Reimagining the boardroom of the future

The pandemic has dramatically altered the business landscape in the past 18 months, forcing some to overhaul their strategic operations in the face of heightened uncertainty.

For one, more consumers than ever are going online to buy everything from groceries to insurance policies, putting pressure on traditional retailers and service providers. They are also spending more of their leisure time at home engaging in digital entertainment, whether it’s streaming movies or playing video games.

Meanwhile, the shift to remote work is perhaps one of the more profound changes to come from the crisis. As more employees bring the office into their living rooms, these seismic shifts are helping some companies flourish, while challenging those that are slow to respond.

Significantly, businesses today are urgently embracing digital transformation to keep pace with their customers and the fast-changing operating environment. A McKinsey Global Survey of executives found that companies have accelerated the digitalisation of their customer and supply-chain interactions and their internal operations by three to four years.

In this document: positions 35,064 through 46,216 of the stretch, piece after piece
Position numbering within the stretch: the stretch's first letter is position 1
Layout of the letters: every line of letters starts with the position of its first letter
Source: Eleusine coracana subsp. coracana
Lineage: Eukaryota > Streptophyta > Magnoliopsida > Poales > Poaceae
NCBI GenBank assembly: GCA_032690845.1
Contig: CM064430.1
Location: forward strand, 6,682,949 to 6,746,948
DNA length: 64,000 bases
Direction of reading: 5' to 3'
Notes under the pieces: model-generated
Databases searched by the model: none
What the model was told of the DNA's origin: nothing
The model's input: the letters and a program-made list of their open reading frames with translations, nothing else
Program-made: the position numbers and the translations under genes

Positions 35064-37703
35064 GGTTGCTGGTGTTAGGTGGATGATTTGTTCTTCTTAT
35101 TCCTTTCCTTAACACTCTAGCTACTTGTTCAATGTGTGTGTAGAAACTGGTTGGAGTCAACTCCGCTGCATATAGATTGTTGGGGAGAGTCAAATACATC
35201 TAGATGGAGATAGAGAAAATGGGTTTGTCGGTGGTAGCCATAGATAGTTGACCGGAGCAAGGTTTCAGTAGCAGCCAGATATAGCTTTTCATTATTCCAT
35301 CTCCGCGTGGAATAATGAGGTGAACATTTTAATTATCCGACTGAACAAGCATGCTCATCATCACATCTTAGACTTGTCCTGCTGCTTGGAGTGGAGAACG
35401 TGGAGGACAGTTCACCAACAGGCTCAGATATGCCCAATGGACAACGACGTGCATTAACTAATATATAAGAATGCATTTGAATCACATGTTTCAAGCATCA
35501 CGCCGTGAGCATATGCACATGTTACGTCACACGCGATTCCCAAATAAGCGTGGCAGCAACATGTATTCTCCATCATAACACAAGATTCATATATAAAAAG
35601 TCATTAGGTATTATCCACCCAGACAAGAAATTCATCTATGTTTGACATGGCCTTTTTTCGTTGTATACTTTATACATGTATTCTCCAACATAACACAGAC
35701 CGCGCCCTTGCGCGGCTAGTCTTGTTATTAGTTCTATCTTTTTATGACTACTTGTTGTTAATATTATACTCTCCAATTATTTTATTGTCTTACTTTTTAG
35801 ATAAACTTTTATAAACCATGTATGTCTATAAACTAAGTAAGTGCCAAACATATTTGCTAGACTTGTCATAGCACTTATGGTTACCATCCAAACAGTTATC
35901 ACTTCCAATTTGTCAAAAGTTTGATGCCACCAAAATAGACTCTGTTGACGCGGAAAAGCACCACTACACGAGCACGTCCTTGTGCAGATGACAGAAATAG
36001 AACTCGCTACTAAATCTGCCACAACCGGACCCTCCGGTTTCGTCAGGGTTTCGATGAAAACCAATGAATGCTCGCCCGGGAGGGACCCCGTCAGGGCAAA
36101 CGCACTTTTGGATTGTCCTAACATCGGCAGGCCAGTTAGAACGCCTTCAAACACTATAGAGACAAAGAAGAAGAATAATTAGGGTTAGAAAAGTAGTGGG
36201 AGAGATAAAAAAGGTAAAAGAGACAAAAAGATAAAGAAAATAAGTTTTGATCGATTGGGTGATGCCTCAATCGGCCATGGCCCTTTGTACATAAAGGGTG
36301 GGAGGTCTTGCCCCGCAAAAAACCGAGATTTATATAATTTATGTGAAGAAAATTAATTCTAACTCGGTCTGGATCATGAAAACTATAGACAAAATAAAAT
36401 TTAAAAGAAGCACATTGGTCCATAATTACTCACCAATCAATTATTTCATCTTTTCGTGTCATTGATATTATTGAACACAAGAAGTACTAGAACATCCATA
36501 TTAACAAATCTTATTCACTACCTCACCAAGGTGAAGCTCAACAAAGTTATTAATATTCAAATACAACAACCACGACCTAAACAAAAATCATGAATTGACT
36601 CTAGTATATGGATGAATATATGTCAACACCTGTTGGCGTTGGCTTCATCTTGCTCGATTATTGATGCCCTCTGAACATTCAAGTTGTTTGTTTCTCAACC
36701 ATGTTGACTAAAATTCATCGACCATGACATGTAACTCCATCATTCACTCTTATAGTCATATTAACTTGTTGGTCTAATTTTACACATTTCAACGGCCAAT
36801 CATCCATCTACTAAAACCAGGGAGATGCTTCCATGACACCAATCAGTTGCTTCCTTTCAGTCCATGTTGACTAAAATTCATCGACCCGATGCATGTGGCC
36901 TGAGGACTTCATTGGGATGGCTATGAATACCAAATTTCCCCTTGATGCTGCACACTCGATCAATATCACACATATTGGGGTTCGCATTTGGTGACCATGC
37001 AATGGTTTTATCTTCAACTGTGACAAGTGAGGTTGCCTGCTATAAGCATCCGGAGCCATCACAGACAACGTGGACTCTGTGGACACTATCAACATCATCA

Meanwhile, the share of digital or digitally enabled products that companies are offering has accelerated by seven years. In developed Asia, the increase is even greater at 10 years. According to McKinsey, most respondents recognise technology’s strategic importance as a critical component of the business, not just a source of cost efficiencies.

“Organisations around the world recognise the urgent need to transform digitally to meet the changing needs of their customers. The pandemic has highlighted the importance of digital as an engine of economic growth, and going forward, digital will be key for companies to emerge stronger,” says Simon Tate, the president of Asia Pacific (APAC) at Adobe.

“Against this backdrop, ‘people, process, and technology’ will become increasingly central to strategic development of APAC organisations as they reassess their digital capabilities to adapt to the new demands of the digital-first economy. This process has to start in the boardroom,” Mr Tate adds.

While APAC businesses are well-positioned to ride the post-pandemic recovery – having experienced significant technology transformation over the past decade – challenges remain. For instance, legacy technology is perceived by over half of Australia and New Zealand executives (51 per cent) to be the greatest barrier holding their organisations back, according to Adobe’s Digital Trends 2021 report. In other Asian markets, barriers such as inefficient workflows (48 per cent) and lack of digital skills/capabilities (43 per cent) are persistent issues.